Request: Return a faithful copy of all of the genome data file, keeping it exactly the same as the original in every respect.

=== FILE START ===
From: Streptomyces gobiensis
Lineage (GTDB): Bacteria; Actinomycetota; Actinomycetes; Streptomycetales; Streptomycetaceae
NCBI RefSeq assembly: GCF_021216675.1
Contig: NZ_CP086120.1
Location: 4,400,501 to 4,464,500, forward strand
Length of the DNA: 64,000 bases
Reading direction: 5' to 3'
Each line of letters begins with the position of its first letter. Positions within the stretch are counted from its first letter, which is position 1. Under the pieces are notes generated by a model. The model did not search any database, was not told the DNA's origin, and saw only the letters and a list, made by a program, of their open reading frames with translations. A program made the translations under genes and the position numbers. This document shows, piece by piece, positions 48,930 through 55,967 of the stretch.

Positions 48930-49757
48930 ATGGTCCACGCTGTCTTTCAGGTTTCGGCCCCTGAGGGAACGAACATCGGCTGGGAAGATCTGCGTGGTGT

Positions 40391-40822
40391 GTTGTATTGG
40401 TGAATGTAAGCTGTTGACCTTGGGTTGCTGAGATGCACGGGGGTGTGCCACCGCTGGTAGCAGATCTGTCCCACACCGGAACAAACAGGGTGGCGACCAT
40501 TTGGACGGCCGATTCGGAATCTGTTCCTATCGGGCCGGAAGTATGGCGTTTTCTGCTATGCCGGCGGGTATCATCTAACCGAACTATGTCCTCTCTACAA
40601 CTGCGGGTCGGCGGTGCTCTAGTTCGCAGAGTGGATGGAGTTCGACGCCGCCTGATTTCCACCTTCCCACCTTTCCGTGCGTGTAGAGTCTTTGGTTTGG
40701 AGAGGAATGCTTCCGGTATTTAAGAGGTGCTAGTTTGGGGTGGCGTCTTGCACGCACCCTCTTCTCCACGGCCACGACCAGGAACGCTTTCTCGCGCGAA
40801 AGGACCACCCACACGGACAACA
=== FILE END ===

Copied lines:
From: Streptomyces gobiensis
Lineage (GTDB): Bacteria; Actinomycetota; Actinomycetes; Streptomycetales; Streptomycetaceae
NCBI RefSeq assembly: GCF_021216675.1
Contig: NZ_CP086120.1
Location: 4,400,501 to 4,464,500, forward strand
Length of the DNA: 64,000 bases
Reading direction: 5' to 3'
Each line of letters begins with the position of its first letter. Positions within the stretch are counted from its first letter, which is position 1. Under the pieces are notes generated by a model. The model did not search any database, was not told the DNA's origin, and saw only the letters and a list, made by a program, of their open reading frames with translations. A program made the translations under genes and the position numbers. This document shows, piece by piece, positions 48,930 through 55,967 of the stretch.

Positions 48930-49757
48930 ATGGTCCACGCTGTCTTTCAGGTTTCGGCCCCTGAGGGAACGAACATCGGCTGGGAAGATCTGCGTGGTGT

Positions 40391-40822
40391 GTTGTATTGG
40401 TGAATGTAAGCTGTTGACCTTGGGTTGCTGAGATGCACGGGGGTGTGCCACCGCTGGTAGCAGATCTGTCCCACACCGGAACAAACAGGGTGGCGACCAT
40501 TTGGACGGCCGATTCGGAATCTGTTCCTATCGGGCCGGAAGTATGGCGTTTTCTGCTATGCCGGCGGGTATCATCTAACCGAACTATGTCCTCTCTACAA
40601 CTGCGGGTCGGCGGTGCTCTAGTTCGCAGAGTGGATGGAGTTCGACGCCGCCTGATTTCCACCTTCCCACCTTTCCGTGCGTGTAGAGTCTTTGGTTTGG
40701 AGAGGAATGCTTCCGGTATTTAAGAGGTGCTAGTTTGGGGTGGCGTCTTGCACGCACCCTCTTCTCCACGGCCACGACCAGGAACGCTTTCTCGCGCGAA
40801 AGGACCACCCACACGGACAACA